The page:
In a sobering reminder of the critical importance of workplace safety, Detyens Shipyards Inc., a prominent East Coast ship repair and servicing company, has once again fallen short of its commitment to prioritize employee safety—a promise prominently featured on its website. This lapse has resulted in a tragic incident: the death of an employee, marking the fourth such fatality at the company within the past five years.

The latest incident occurred in November 2023, when a 41-year-old worker tragically fell nearly 20 feet from an unguarded platform inside a gas tank on the U.S. Naval Ship 1st Lt. Jack Lummus. At the time of the accident, the worker was preparing along with others to flush the ship’s fuel piping. This fatal fall highlights a continued pattern of safety failures at Detyens Shipyards.

Kim Morton, OSHA Area Office Director in Raleigh, North Carolina, expressed profound concern over the repeated failures of the shipyard to protect its workers. “For the fourth time in five years, Detyens Shipyards failed in its primary responsibility to keep its employees safe,” Morton stated. Since 2014, OSHA has conducted 18 inspections at the shipyard, identifying 33 serious violations that directly endanger workers’ lives.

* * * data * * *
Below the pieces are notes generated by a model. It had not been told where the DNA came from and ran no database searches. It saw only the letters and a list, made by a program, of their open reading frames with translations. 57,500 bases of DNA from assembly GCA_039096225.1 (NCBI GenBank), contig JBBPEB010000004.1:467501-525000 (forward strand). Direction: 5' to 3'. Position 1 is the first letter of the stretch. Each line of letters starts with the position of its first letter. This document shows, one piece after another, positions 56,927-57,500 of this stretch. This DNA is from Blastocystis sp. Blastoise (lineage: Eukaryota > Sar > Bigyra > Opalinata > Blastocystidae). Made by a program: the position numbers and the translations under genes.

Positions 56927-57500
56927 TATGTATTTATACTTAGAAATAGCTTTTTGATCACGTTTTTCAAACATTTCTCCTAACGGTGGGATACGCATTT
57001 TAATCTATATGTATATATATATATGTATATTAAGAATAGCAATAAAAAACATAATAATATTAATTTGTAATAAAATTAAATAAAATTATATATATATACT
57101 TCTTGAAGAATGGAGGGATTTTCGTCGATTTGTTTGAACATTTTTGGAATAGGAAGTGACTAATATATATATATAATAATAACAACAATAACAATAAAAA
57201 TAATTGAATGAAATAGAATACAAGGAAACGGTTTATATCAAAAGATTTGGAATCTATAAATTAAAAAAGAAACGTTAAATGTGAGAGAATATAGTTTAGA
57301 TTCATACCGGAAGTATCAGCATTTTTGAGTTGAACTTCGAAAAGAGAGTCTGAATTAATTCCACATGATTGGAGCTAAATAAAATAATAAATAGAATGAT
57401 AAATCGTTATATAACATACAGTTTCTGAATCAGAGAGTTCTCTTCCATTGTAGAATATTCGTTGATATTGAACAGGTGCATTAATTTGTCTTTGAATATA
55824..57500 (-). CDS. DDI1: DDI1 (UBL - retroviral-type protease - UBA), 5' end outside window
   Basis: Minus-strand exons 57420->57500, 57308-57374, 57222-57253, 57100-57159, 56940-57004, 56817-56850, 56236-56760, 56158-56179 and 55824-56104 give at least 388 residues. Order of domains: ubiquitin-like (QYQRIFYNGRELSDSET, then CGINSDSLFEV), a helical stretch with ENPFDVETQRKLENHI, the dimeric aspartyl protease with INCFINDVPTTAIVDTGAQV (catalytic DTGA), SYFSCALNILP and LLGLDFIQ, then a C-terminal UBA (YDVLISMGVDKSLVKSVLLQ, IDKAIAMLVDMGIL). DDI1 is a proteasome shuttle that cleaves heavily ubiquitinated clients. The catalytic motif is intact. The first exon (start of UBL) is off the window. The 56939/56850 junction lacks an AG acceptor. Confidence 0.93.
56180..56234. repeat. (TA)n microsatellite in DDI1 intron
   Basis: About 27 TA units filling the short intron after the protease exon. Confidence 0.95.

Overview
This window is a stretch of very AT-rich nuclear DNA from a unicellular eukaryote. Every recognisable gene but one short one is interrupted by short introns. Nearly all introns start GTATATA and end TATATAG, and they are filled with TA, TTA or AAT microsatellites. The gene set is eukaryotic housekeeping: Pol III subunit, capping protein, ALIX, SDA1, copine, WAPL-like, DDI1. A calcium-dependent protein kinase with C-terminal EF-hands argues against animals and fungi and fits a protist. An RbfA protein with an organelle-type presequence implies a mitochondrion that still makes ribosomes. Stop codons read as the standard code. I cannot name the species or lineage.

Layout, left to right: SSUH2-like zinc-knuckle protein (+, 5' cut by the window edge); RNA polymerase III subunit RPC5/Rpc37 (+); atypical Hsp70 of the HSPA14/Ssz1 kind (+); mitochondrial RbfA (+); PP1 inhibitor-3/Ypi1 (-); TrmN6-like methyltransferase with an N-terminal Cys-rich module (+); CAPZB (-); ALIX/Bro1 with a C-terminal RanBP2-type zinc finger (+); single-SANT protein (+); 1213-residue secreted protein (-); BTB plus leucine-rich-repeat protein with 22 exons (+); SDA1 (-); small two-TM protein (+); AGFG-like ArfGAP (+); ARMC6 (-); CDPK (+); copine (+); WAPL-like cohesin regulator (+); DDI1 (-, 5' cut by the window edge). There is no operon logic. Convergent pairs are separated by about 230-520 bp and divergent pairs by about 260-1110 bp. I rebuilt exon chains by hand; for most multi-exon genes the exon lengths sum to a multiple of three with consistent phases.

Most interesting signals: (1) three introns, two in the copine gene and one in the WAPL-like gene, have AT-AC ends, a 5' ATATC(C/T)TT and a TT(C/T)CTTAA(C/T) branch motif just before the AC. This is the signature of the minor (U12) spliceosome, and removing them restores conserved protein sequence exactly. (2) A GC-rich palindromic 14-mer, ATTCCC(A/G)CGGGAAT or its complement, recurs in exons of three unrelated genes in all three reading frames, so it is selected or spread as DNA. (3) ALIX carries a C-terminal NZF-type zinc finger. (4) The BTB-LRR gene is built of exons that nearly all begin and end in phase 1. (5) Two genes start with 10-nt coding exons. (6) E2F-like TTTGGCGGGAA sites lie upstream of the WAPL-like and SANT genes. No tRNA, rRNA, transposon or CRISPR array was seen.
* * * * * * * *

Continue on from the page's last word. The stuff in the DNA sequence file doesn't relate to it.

In the latest OSHA inspection following the November incident, Detyens Shipyards was cited for willfully exposing workers to fall hazards by not installing guardrails on the platform. The inspection also uncovered two serious violations involving inadequate lighting and the failure to ensure that workers wore hard hats while others worked overhead with potentially dangerous tools. Additionally, a less severe violation was noted for the use of a damaged extension cord. As a result of these findings, OSHA has proposed penalties totaling $190,130.

Detyens Shipyards, which was founded in 1962 and currently employs 510 people at its North Charleston location, is a significant player in the maritime industry, offering extensive facilities including three graving docks, enclosed shops for all crafts, and more than 8,000 feet of deepwater pier space. As a federal contractor serving the Department of Defense, the company’s commitment to safety should be unwavering.

The company now faces a critical decision period, with 15 business days from the receipt of the OSHA citations to comply, request an informal conference with OSHA’s area director, or contest the findings before the independent Occupational Safety and Health Review Commission.

This tragic incident serves as a stark reminder of the necessity for constant vigilance and proactive safety measures in all high-risk industries. At NASP, we advocate for rigorous safety standards and the relentless pursuit of workplace environments where such preventable tragedies are a thing of the past. Safety must be more than a promise on a website; it must be a fundamental, actionable commitment to every employee.

About the Author

Jon Knight

Jon Knight leads the NASP Team’s media creation department. He has been involved with workplace safety training since 2017 with a focus on course creation. He also provides video production and voiceovers for NASP content.
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